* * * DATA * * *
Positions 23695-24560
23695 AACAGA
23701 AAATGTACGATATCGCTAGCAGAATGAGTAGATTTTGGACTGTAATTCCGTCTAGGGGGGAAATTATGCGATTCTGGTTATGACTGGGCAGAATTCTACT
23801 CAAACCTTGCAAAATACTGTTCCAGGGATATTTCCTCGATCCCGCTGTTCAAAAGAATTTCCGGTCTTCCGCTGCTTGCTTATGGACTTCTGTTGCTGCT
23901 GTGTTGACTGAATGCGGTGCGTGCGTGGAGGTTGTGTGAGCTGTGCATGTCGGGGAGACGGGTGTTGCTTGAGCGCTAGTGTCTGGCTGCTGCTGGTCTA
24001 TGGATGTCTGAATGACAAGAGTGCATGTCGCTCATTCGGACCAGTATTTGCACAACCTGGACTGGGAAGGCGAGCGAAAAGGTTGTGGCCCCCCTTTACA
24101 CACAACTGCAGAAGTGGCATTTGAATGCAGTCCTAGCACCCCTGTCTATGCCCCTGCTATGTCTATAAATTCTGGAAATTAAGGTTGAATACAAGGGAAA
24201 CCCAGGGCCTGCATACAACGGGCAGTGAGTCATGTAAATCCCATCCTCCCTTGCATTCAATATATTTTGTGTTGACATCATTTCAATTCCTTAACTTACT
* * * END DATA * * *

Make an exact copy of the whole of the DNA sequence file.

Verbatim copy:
Positions 23695-24560
23695 AACAGA
23701 AAATGTACGATATCGCTAGCAGAATGAGTAGATTTTGGACTGTAATTCCGTCTAGGGGGGAAATTATGCGATTCTGGTTATGACTGGGCAGAATTCTACT
23801 CAAACCTTGCAAAATACTGTTCCAGGGATATTTCCTCGATCCCGCTGTTCAAAAGAATTTCCGGTCTTCCGCTGCTTGCTTATGGACTTCTGTTGCTGCT
23901 GTGTTGACTGAATGCGGTGCGTGCGTGGAGGTTGTGTGAGCTGTGCATGTCGGGGAGACGGGTGTTGCTTGAGCGCTAGTGTCTGGCTGCTGCTGGTCTA
24001 TGGATGTCTGAATGACAAGAGTGCATGTCGCTCATTCGGACCAGTATTTGCACAACCTGGACTGGGAAGGCGAGCGAAAAGGTTGTGGCCCCCCTTTACA
24101 CACAACTGCAGAAGTGGCATTTGAATGCAGTCCTAGCACCCCTGTCTATGCCCCTGCTATGTCTATAAATTCTGGAAATTAAGGTTGAATACAAGGGAAA
24201 CCCAGGGCCTGCATACAACGGGCAGTGAGTCATGTAAATCCCATCCTCCCTTGCATTCAATATATTTTGTGTTGACATCATTTCAATTCCTTAACTTACT